By Nanako Iwasawa
Before he left Venezuela for St. Michael’s College in August, Angel Angelini, 17, and his parents and sister, like many people in Venezuela, began eating less, and unintentionally losing weight. In Maracay where he grew up, he saw many people suffering from the food shortage that has gripped the country as a political crisis continues.
In the supermarket, there was no bread, milk, or cheese. He ate cereal and anything his family could find in the day. Meat and chicken were only affordable for people who are relatively wealthy. “I consider myself lucky because I managed to eat at least two meals a day,” Angelini said.
In the street, there were people eating garbage, and asking for money.
More and more people like Angelini are fleeing Venezuela. The country is suffering from a political standoff and the resulting economic meltdown caused by hyperinflation. The result has been a severe shortage of food, medicine, and other basic needs such as electricity. Angelini, who still has friends in Venezuela, thinks about the crisis daily.
The 2018 election that the current president Nicolás Maduro won for another six-year term has been controversial and is largely seen as unfair since opposition parties boycotted it with the fear of being punished by Maduro. On Jan. 3, Juan Guaidó, the president of the legislature, declared himself the new leader of the country following the constitution which determines that the head of the National Assembly can take over the position of the presidency in case the current president cannot be regarded as legitimate.
Rev. Lino Oropeza, S.S.E, who was born in Venezuela has not returned to his country for five years, said his mother and sister still live in Venezuela but other relatives left the country and are now living around the world in Canada, Spain, Dubai, Australia, and Colombia.
His family in Venezuela has experienced hard times finding food along with many Venezuelans. Since there is no food in supermarkets, there are people whose job is to get food and sell it to people at three or four times the normal price. They never know when their next meal will be.
Even people who have the money may not be able to locate food to purchase. “People live in tension and anxiety between food and money, and it is stressful,” he said.
Because the government’s censorship is getting worse, Oropeza is also scared that they might cut communication tools which are vital for him to contact his family and know their situation.
Like many members of Oropeza’s family, Angelini’s family have left Venezuela. His sister is now living in Argentina, and his parents are living in Spain. Since going to a college in Venezuela was not the best choice for his future, he chose to study this year at St. Michael’s. Many of his friends are living outside the country too. “Colombia, Spain, pretty much all over the world.” He is concerned about two of his friends who are still living in Maracay, his hometown, a one-hour drive from the capital Caracas, and who are joining the protest against the current government.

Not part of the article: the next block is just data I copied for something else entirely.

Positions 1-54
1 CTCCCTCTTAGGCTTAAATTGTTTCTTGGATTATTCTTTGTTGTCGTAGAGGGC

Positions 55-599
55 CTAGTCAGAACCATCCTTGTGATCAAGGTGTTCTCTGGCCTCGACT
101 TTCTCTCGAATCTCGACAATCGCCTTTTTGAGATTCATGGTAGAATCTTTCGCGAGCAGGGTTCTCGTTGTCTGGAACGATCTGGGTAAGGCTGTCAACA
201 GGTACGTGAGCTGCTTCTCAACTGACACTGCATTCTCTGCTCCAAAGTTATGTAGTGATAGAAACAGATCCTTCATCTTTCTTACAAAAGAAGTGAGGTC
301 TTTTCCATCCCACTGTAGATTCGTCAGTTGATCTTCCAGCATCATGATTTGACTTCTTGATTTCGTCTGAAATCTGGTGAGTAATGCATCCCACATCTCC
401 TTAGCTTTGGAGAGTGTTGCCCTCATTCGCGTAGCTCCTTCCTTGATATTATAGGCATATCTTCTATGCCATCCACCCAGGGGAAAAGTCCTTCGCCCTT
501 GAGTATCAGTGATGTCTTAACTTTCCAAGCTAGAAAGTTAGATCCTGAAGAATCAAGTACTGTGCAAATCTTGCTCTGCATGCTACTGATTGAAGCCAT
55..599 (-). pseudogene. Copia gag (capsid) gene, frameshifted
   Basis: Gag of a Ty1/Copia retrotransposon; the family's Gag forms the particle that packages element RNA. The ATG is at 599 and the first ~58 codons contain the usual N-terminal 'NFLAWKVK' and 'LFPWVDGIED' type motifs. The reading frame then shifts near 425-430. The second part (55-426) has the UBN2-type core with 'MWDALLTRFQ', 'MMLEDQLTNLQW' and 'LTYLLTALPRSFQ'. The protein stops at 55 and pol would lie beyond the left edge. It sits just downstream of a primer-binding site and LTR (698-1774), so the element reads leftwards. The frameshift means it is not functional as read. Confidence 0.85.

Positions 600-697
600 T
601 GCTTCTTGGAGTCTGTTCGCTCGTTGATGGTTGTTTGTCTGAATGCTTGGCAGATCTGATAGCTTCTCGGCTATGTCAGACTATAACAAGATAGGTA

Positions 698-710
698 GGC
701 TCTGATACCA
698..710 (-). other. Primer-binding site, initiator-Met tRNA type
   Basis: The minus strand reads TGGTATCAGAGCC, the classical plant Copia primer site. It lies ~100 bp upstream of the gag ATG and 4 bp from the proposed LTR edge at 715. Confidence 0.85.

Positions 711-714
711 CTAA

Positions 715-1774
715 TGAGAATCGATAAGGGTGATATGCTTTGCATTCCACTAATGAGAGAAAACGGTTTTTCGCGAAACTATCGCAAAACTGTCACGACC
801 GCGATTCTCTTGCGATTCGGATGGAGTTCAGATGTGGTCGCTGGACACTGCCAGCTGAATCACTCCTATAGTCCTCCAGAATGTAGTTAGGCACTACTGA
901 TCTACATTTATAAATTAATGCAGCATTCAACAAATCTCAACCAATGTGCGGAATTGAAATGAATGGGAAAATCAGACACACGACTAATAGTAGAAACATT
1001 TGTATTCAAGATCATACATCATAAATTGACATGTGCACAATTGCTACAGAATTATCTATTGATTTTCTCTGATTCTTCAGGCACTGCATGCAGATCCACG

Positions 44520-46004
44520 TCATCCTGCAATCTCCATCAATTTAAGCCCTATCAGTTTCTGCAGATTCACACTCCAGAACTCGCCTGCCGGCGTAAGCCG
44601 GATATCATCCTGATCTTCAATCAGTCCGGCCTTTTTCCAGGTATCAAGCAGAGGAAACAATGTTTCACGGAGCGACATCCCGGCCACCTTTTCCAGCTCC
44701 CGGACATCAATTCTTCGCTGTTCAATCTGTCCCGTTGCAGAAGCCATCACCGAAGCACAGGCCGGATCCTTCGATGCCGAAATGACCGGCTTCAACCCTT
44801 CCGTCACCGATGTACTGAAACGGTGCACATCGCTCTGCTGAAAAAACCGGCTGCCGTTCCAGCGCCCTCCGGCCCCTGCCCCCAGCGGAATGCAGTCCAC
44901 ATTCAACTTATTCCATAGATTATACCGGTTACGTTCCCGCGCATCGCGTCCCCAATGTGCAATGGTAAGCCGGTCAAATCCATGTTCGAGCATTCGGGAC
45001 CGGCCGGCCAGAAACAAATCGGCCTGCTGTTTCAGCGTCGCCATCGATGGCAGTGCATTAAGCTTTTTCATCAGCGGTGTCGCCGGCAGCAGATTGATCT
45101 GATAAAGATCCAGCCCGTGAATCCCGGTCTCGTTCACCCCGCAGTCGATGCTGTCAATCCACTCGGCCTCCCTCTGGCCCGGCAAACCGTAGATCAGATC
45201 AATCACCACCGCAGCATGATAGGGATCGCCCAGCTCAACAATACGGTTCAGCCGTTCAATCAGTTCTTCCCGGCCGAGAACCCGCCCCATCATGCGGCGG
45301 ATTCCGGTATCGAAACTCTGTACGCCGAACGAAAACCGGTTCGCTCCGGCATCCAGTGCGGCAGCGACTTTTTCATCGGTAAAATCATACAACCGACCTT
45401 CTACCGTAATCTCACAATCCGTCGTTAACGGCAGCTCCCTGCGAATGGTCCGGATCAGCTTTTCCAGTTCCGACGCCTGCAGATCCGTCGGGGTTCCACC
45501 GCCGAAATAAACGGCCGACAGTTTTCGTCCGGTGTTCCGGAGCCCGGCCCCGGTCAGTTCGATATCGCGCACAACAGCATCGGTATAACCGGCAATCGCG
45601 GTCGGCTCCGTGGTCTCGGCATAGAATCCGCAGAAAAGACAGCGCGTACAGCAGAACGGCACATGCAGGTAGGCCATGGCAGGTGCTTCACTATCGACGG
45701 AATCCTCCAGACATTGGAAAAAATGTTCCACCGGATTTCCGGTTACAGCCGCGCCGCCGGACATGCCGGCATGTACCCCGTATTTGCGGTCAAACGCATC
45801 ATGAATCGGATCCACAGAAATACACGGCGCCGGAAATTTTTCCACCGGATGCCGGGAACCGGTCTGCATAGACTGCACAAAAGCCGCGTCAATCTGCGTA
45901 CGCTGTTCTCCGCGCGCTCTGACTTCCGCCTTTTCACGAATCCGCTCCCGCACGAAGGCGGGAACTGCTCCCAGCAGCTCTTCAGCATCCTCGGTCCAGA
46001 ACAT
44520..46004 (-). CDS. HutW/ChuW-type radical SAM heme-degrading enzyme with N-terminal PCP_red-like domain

How can this situation be improved? Angelini thinks it is necessary to get rid of Maduro, and all the socialist systems he and Hugo Chávez, the former president, created.
Rev. Marcel Rainville, S.S.E, who worked and lived in Venezuela from 1967 to 1988, also has opinions about the political crisis that is harming Venezuelans. Since Maduro strengthened a confrontational stance against opposition parties and people, regime change only seems possible under significant support from the military, Rainville said. However, the fact that Maduro has rewarded military members who are loyal to him makes this less likely. “They must change ideology. They need to see the needs of their people instead of their personal economic needs.”
As the situation worsens, people must resort to stealing Angelini said. “When you walk in the street, people try to steal things from you.” For many Venezuelans, the only way to feed their family is to steal.
Is there anything the campus community can do? Angelini said simply donating one dollar makes a difference. “One dollar is a lot of money, though Americans may not think what they can do with 1 dollar is much.” He also hopes the campus community and other Americans will see Venezuelans who left and moved to other countries like him with more empathy.
“People in other countries sometimes think ‘what are you doing here? Go back to your country’. We aren’t there because we want to harm you. We are there because it is hard to live in Venezuela.”